Home  ›  Projects  ›  By Species

Annam Leaf Turtle (Mauremys annamensis)

Spring Brings a Buzz of Activity at the TSC

IMG_3930The Turtle Survival Center recently welcomed several groups of volunteers in late March and early April. On March 22, volunteers from Hofstra University and the North Carolina Museum of Natural Sciences visited South Carolina and quickly got to work.

IMG_4005During their time there, the group worked with TSC staff to finish gathering the rest of the storm damage debris remaining after February's ice storm and cut down and removed broken limbs from one of the large trees on property. Additionally, the crew completely drained, cleaned and disinfected one of the existing ponds, then completed the installation of hardware cloth around the bottom of the chain link surrounding the pond. The hardware cloth was installed to make the fence "hatchling proof", ensuring that even the smallest turtles can not slip through.

Read more »  
 

Turtle Survival Center Snapshot: The Collection

This is the second of a three-part series in our blog, highlighting the progress that has been made in our first year at the Turtle Survival Center (TSC).

Get the flash player here: http://www.adobe.com/flashplayer

While the flurry of construction at the Turtle Survival Center (TSC) has been exciting, a new building pales in comparison to a new building filled with turtles and tortoises! It has been very gratifying to see animals being moved on site over the past year – more than 330 individuals, representing 27 species, so far and counting. The TSA had a large collection that was being managed at the Savannah River Ecology Lab and those turtles have all been relocated to the Center. Additionally, many other animals that were being held by zoos, private individuals and other partners are now calling South Carolina home and the collection is growing rapidly. Our staff has also grown and we now have four full-time employees handling a very ambitious work load. It is truly impressive seeing all that this team has been able to accomplish.

By bringing all of these animals together on site, we will be able to efficiently manage assurance colonies for these species that were selected based on their conservation need and manageability in captivity.

As a testament to the fact that the new turtles are settling in nicely, we have already welcomed two hatchlings to the collection! The first, a Vietnamese Pond Turtle (Mauremys annamensis), arrived in September, followed shortly thereafter by a Red-necked Pond Turtle (Mauremys nigricans). We can’t wait to see what 2014 brings!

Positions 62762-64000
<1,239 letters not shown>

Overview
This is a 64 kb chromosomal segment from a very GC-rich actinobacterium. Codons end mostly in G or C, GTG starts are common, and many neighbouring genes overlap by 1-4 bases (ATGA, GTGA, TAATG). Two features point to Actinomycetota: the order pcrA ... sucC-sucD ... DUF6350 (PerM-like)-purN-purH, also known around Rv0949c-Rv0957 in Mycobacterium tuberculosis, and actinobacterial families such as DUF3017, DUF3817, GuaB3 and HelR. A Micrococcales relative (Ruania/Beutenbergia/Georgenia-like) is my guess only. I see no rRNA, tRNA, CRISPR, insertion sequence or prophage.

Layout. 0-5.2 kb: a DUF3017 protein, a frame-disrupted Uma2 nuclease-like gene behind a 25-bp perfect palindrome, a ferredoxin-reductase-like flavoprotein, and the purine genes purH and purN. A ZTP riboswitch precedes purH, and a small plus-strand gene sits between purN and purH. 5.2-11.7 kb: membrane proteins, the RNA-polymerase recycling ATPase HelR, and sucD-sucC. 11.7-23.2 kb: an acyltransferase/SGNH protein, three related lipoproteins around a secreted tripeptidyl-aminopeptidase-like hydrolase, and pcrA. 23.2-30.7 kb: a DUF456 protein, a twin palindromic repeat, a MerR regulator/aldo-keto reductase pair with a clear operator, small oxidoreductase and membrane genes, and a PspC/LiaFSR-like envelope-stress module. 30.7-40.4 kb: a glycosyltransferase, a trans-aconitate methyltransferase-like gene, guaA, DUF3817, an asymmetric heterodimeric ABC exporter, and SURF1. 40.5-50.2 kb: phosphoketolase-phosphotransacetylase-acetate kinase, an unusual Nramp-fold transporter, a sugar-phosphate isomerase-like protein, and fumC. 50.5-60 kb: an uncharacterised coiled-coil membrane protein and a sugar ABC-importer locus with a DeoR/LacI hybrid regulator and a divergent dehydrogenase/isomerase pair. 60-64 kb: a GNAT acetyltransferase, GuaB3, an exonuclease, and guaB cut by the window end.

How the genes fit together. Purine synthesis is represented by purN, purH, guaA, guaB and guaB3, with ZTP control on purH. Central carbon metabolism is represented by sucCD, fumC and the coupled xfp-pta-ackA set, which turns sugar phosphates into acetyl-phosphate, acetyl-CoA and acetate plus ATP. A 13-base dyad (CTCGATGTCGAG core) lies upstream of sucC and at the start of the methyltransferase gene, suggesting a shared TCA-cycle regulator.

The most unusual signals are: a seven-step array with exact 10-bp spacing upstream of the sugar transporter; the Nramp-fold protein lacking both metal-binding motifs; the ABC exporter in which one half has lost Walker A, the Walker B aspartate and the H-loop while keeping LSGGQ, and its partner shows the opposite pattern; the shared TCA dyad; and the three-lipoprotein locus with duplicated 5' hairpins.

Read more »  
 

Turtles In Trouble

coverClick here  for a PDF version of the full report.

The plight of the planet's tortoises and turtles -- creatures that have roamed the Earth for 220 million years -- has never been greater, according to the newly released report "Turtles in Trouble: Top 25+ Endangered Tortoises and Freshwater Turtles ."  It shows the world's 25 most endangered tortoises and freshwater turtles will become extinct in the next few decades without concerted conservation efforts.

Read more »  
 

Reintroduction preparations for captive bred Vietnamese Pond Turtles

The Asian Turtle Program (ATP) of Cleveland Metroparks Zoo (CMZ) has worked since 1998 to promote tortoise and freshwater turtle (TFT) conservation through awareness, training and research activities.  The Mauremys annamensis Project (MAP) has focused on this critically endangered and endemic species in central Vietnam with a permanent field presence since 2007.  MAP activities have included surveys, community meetings and wildlife protection department training in key areas.  With the threats to this species now fully realised, it received full protection in 2006 under Vietnam’s principal wildlife protection law, Decree 32.

Read more »  
 

European Turtle Breeding Report 2008/2009

In recent years, the interest among European zoos and privates regarding breeding Asian turtles, with an emphasis on species of the genus Cuora, has been increasing (see also the TSA Newsletter 2008). This is due to the conservation status of a number of species (classified into the highest IUCN threat categories) and thus also the difficulty or impossibility of obtaining specimens.

Read more »  
 
 

Newsletter Signup

  • Bookmark and Share
 
 
Top